9/11… Our memory lives on
A new friend… well someone who’s blog I just found and enjoy reading at any rate… posted yesterday about 9/11 and has quite a conversation going on over at her blog about the aftermath of the attack. I realized my comments would be too long to post over there so I decided I wanted to post about it here.
Think for a minute about Pearl Harbor. Another devastating unprovoked attack on Americans that worked the populace up into a torrent of hatred and vengeance. There was no 24 hour news coverage back then of course, but old-timers can still tell you where they were and what they were doing when they heard that Pearl Harbor had been attacked. It was the main reason the public finally gave their blessing to the Fed’s long-held plans to enter World War II.
Pearl Harbor was also the justification for locking up over 100,000 Japanese-Americans — over two-thirds of whom were US citizens – in squalid internment camps. This happened even though State Department official reports written in 1941 concluded that most Japanese nationals and “90 to 98%” of Japanese American citizens were loyal. Anyone who was at least one-eighth Japanese, even if they had mostly Caucasian ancestry, was eligible for internment. **
One would have hoped we would react better than we did back in the 1940s and I will say that the government at least behaved more circumspectly this time. They didn’t round up everyone with Middle Eastern heritage and haul them off to Montana. They did create a No Fly List — including over a million names according to most recent estimates — and we meekly submitted. They passed urgent laws allowing them to wire-tap our phones with no warrant. We didn’t resist. They arrested and detained people indefinitely at an off-shore military base. We didn’t speak out. They waved the flag around, mumbled vaguely about home-land security and urged us to remember 9/11 when we did finally begin to question their power-grabbing actions.
The government uses our fear and ignorance to control us. I guess its just a facet of the human herd condition to hate those who are different from ourselves. And when you combine that fact with the almost pathological aversion to thinking that seems to affect most of the populace, you have the situations that happened after Pearl Harbor and 9/11.
Two separate and heinous attacks on American soil. Both led to hatred and violence. Both led to America going to war. Granted, in the first case America actually went to war against the group that had attacked us, while in the second case we attacked a country that is only kinda sorta similar in a vague general way to the group who attacked us, but that isn’t the point right now.
Or maybe that is exactly the point. Is there anybody out there — anybody in the free world — that thinks America couldn’t find Osama if we really wanted to? With the apparently unlimited funds that Bush is willing to spend to fund his war-machine does anybody really believe we still haven’t been able to find — seven years later — the man responsible for 09/11? Are they even pretending to look for him anymore?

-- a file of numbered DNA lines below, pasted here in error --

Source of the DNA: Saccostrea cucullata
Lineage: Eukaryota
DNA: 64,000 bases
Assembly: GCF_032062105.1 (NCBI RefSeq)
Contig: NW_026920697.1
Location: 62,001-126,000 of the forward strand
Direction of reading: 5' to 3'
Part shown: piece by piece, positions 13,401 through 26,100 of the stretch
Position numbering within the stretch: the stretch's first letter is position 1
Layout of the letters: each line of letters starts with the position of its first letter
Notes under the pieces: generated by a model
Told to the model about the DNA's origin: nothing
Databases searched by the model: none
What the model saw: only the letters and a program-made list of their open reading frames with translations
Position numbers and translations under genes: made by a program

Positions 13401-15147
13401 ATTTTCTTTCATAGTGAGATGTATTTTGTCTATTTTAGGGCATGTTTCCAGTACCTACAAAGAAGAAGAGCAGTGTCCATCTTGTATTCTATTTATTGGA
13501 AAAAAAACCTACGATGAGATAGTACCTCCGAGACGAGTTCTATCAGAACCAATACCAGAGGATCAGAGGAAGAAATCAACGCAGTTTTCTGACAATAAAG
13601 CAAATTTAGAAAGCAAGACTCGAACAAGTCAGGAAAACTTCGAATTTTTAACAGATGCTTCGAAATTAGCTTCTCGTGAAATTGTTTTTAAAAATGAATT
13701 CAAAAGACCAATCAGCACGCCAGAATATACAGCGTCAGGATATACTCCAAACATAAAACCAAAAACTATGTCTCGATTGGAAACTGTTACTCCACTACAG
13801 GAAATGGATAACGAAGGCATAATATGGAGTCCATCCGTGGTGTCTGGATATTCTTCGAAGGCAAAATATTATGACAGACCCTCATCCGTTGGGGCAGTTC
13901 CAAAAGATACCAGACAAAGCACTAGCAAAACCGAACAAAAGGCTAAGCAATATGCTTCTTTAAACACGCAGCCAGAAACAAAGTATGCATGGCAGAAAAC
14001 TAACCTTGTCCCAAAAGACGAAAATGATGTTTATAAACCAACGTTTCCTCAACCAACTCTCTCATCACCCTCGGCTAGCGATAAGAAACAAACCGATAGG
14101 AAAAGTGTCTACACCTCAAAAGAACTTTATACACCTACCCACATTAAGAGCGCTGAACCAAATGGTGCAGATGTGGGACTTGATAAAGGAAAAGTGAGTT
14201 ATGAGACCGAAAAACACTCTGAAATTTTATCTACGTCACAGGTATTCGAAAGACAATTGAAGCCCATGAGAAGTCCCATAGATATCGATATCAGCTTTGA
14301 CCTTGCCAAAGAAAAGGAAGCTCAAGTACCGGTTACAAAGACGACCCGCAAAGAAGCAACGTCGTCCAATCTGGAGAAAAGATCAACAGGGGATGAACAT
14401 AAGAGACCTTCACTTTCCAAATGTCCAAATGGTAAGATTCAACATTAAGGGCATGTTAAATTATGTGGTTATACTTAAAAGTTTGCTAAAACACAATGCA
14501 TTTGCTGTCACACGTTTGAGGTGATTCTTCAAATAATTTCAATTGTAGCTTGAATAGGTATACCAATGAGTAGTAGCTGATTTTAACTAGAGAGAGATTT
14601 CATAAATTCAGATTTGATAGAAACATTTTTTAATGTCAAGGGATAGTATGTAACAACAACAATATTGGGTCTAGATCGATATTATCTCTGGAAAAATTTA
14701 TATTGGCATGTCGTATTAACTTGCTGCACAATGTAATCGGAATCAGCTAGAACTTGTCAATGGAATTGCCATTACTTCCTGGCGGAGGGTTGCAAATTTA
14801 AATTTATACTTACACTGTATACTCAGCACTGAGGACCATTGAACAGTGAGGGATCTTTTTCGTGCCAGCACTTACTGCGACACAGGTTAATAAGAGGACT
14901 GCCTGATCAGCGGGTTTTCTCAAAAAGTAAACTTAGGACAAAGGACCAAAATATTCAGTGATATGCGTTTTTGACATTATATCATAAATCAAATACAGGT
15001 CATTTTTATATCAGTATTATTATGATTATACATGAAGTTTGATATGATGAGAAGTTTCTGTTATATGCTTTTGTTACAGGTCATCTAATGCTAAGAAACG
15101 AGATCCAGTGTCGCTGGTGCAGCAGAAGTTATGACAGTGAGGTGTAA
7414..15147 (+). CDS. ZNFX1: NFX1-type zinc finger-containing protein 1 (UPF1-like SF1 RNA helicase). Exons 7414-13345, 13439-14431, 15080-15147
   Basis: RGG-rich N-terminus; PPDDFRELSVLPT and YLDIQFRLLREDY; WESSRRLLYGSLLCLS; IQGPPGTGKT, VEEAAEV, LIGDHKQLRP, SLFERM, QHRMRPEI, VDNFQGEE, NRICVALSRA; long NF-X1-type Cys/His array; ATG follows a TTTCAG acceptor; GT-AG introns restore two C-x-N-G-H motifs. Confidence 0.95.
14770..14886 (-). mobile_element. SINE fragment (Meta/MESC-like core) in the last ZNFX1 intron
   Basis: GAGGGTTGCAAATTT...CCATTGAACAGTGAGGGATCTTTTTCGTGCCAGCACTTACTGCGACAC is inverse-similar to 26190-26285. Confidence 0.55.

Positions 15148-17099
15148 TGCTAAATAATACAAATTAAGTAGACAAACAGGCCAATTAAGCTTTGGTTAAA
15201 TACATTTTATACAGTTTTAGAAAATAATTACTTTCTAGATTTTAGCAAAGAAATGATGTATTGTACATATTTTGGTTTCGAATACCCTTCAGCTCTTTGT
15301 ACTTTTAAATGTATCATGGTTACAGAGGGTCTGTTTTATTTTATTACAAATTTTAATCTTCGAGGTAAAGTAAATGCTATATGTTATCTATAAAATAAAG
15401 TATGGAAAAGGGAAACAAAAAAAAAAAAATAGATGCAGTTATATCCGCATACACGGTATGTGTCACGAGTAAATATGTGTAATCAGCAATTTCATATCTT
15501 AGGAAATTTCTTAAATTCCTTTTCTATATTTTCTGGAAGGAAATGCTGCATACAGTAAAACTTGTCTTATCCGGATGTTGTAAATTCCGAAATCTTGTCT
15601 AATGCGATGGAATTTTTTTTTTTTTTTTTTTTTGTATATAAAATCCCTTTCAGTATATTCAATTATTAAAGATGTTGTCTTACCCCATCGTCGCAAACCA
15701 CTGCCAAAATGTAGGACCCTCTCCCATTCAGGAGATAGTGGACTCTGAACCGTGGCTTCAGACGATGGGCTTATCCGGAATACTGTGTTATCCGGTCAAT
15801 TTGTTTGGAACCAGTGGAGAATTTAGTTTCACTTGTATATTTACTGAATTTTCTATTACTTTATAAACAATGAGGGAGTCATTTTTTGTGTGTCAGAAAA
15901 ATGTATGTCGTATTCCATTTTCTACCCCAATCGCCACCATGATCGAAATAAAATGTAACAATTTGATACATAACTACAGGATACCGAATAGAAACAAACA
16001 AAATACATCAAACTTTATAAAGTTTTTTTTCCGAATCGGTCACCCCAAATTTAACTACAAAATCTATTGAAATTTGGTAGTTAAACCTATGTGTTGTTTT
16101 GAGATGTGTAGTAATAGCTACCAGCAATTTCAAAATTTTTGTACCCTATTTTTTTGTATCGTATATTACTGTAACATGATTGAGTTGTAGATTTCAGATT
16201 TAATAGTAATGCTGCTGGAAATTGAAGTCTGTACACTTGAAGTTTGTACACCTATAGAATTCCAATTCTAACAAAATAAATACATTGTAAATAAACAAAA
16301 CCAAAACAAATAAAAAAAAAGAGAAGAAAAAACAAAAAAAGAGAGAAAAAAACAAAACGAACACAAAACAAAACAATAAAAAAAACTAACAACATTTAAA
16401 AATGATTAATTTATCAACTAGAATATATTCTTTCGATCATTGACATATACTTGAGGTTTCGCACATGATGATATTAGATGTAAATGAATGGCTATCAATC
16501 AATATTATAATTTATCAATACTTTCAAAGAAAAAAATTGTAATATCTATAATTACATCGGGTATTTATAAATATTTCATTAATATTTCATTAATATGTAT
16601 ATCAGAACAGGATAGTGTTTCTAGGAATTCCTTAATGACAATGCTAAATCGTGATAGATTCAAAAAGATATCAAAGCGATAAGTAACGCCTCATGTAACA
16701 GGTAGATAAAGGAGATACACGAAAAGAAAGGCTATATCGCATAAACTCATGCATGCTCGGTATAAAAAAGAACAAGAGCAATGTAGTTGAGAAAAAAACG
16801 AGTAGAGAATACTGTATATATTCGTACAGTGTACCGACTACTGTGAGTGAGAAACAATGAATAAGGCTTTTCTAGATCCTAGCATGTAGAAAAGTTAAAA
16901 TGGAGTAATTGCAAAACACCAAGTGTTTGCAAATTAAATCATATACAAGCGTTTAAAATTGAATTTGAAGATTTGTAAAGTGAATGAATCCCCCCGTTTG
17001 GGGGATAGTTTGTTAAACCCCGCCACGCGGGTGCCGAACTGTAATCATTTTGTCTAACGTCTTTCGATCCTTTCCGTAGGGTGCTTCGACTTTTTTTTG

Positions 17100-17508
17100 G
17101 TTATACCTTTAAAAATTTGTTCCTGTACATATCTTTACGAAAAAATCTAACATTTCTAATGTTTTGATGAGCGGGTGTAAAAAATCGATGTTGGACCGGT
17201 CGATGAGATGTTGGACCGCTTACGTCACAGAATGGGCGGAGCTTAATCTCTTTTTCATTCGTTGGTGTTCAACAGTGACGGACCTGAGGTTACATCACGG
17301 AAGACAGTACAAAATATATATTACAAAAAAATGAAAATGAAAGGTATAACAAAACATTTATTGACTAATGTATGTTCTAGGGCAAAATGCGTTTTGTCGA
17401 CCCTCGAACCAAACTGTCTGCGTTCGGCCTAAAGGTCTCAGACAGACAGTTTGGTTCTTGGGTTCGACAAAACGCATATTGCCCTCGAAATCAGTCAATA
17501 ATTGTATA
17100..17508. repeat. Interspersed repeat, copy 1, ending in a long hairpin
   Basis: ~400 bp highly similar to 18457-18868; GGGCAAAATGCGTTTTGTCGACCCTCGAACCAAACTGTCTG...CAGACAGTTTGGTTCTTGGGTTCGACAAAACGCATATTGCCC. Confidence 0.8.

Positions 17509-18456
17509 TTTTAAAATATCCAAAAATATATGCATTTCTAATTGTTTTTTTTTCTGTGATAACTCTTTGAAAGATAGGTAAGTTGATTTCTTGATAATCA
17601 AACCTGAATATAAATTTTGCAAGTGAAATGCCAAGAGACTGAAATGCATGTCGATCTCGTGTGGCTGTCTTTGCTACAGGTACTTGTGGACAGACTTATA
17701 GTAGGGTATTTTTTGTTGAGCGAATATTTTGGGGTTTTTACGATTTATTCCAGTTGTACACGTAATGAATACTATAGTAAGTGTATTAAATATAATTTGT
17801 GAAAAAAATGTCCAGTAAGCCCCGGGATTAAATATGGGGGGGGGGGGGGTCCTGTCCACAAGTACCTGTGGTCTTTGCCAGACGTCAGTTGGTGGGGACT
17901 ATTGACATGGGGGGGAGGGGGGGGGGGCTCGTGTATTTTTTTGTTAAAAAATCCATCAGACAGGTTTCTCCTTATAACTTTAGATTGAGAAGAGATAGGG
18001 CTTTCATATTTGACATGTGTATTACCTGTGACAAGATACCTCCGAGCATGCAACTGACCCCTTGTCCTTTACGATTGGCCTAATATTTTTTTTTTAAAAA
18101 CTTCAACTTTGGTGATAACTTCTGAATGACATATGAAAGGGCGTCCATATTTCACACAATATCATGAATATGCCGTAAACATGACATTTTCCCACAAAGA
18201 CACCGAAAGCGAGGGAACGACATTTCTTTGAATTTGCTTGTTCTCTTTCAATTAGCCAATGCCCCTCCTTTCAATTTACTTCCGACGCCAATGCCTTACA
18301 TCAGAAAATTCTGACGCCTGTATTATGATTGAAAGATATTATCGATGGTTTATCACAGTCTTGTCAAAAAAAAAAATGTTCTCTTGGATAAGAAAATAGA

Why weren’t we hunting down Osama like a rabid dog? Why is he still at large seven years after attacking American citizens on American soil? Why have we lost thousands of men and women fighting a war against people who kinda sorta look like the people who attacked us? And why is the immediate response “remember 9/11″ every time someone questions the war in Iraq? “Remember 9/11″ has become a standard cry used to justify anything the government does. Curtailing personal freedoms, ignoring habeas corpus, ethnic profiling, and junking due process are all results of remembering 9/11.
Do I feel great sympathy for the people lost in the Twin Towers attack? Yes. Does my heart break for the families who were left behind to try to piece their lives together after this hideous tragedy? Of course. Just as I feel so very sorry for the thousands lost and injured in Bush’s Iraq war and their families.
They aren’t getting a national day of remembrance. A day when virtually our whole society stops for a minute to reflect on the pain they have endured. These fallen soldiers don’t even get a hero’s welcome home as they did in other wars… when flag-draped coffins on the nightly news gave us all cause to stop and reflect for a moment on the ultimate sacrifice some unnamed soldier had made on our behalf.
I guess there’s remembering and then there’s remembering. Remembering 9/11 — good. Remembering over 4,000 American soldiers dead in an illegal war made possible by fanning the flames of Americans’ fear and ignorance along with blatant lying — bad. The powers-that-be wanted you to remember 9/11 so badly it was the main theme of their 2004 political convention. I half expected to see little statues of elephants holding up the crippled twin towers buildings positioned around the stage.
Obviously, America is never going to forget the 9/11 attack. Just like we haven’t forgotten the My Lai Massacre. Or the Sand Creek Massacre. Or even the Haun’s Mill Massacre, but I guess only Mormons should really remember that one if you think about it. Wait… we’ve forgiven or at the very least forgotten all of these attacks. Perhaps because remembering them wasn’t convenient to the powers-that-be?
I’m not trying to say we should forget 9/11. I’m just saying please think about why the powers-that-be are so desperate that we should all remember it. Think about how they use your sympathy and empathy for their own purposes.